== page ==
Do I need to use Fleek Functions for my Fleek project, or is Fleek able to support dynamic sites that do not use Fleek Functions?

Prior to the release of Fleek Functions, Fleek was able to support users’ dynamic sites, but by necessity, users were required to manage their back-end services outside of Fleek.

Fleek can now support dynamic sites without requiring users to manage this aspect of their application elsewhere, but even in the wake of Fleek Functions’ release, it is not required.

Users still have the option of self-managing their servers or managing their back-end code through another provider. We believe Fleek Functions offer benefits over these alternatives but do not require their exclusive use or prevent users from exploring other solutions.


Moving Fleek Functions from Alpha to Beta to Full Production Release

While this feature is in alpha, there are some important caveats about its functionality, chiefly that this feature is not yet accessible within the platform UI.

Where to use Fleek Functions in Alpha

Today Fleek Functions can only be created and managed within Fleek’s CLI and SDK, but soon we plan to integrate this functionality into the platform UI as well. When we do roll out Fleek Functions within the platform UI, you will find this functionality under the “Functions” tab of your project page, which currently serves as a placeholder and directs users to the information found here.

How to Use Fleek Functions in Alpha

While the Fleek Functions feature is in alpha and until a future date when its functionality has been finalized, we do not recommend relying on Fleek Functions within production applications. In the interim, we encourage our users to experiment with the addition of Fleek Functions to hobby projects or sandboxes. We invite users to preview the performance and other benefits of Fleek Functions in a controlled environment such as this to assuage any doubts about its future value to a production application.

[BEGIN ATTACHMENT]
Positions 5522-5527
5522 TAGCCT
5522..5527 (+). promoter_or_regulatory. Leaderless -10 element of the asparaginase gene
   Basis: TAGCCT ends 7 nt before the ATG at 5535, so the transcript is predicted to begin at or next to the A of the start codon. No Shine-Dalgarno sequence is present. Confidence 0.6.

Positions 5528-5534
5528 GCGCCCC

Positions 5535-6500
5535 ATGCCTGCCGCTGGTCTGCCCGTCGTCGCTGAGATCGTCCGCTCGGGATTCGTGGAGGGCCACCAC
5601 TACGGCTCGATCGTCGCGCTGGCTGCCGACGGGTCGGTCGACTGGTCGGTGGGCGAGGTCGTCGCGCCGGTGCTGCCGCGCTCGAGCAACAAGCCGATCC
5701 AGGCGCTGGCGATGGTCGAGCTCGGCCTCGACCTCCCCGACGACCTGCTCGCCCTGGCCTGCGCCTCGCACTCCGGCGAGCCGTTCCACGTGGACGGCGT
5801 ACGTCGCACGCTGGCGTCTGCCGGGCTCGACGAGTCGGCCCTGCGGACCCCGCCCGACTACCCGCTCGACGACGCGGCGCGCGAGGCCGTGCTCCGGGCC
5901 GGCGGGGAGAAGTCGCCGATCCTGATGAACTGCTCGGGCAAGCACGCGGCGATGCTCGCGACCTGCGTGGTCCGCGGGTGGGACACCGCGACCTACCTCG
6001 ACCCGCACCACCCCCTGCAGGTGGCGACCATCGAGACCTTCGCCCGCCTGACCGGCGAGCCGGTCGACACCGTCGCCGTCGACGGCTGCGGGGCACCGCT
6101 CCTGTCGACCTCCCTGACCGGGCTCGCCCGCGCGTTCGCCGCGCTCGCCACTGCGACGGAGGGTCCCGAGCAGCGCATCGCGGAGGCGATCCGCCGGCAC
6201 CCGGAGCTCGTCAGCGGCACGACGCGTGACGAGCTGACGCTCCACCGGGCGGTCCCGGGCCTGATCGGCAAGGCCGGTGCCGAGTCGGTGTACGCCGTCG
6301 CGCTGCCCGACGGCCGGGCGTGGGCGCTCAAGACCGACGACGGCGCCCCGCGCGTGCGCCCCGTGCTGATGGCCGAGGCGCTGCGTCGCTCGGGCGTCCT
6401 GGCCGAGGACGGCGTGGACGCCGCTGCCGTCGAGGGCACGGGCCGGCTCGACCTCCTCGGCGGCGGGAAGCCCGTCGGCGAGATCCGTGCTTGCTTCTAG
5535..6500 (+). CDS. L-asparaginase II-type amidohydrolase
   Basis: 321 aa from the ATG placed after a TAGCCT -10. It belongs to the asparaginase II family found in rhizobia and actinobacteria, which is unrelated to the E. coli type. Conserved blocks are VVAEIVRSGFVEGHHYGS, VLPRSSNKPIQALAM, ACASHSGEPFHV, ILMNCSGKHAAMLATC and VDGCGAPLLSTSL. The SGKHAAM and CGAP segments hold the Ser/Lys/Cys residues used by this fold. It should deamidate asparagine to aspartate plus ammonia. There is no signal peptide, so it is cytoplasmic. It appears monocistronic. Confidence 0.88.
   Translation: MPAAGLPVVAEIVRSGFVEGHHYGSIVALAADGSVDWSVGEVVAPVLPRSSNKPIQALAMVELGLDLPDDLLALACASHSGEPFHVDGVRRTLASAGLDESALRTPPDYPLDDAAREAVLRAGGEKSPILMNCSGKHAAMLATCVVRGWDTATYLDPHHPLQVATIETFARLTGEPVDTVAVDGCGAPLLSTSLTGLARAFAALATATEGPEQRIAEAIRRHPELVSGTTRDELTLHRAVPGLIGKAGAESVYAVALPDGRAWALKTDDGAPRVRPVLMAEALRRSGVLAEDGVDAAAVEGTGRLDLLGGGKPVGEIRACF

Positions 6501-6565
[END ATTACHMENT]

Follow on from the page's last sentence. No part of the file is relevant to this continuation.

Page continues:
Coming Soon: Supporting Common Use Cases with Communal Fleek Functions

We plan to improve and solidify this feature based on feedback from the community, but to also explore ways that the community can directly contribute shared communal Fleek Functions. Developers building on Fleek often require custom back-end code to facilitate the bespoke needs of their application and users, but just as certain utility npm packages like lodash attract installs into millions of unique repos, some Fleek Functions will fulfill a need shared by a preponderance of Fleek users.

If these functions were created in isolation, they would often duplicate the work of other community members. One might be a less battle-tested, elegant solution to the same problem another user has encountered.

Users are under no obligation to publish Fleek Functions, but we plan to highlight open-source contributions from Fleek users that we believe may be valuable to our community at large. Just as we currently highlight useful templates for users building their applications with specific frameworks and an awesome-fleek directory of useful tools built on Fleek, we anticipate there may be value in organizing a directory of boilerplate but configurable Fleek Functions that have widespread applicability to our users’ projects.


Release Timeline for Fleek Functions

We look forward to seeing the Fleek Functions developers create and share in the coming days, weeks, and months. We believe Fleek Functions collectively represent one of the more significant value unlocks for our users since Fleek’s inception, especially given that it is the first of our features to leverage Fleek Network.

As of today, Fleek Functions will move through the following phases:

Ready to get started with Fleek Functions and explore the cost and performance improvements they can enable for your application? Follow the new guide in our docs.

Here is also a full list of links and resources to help you get started: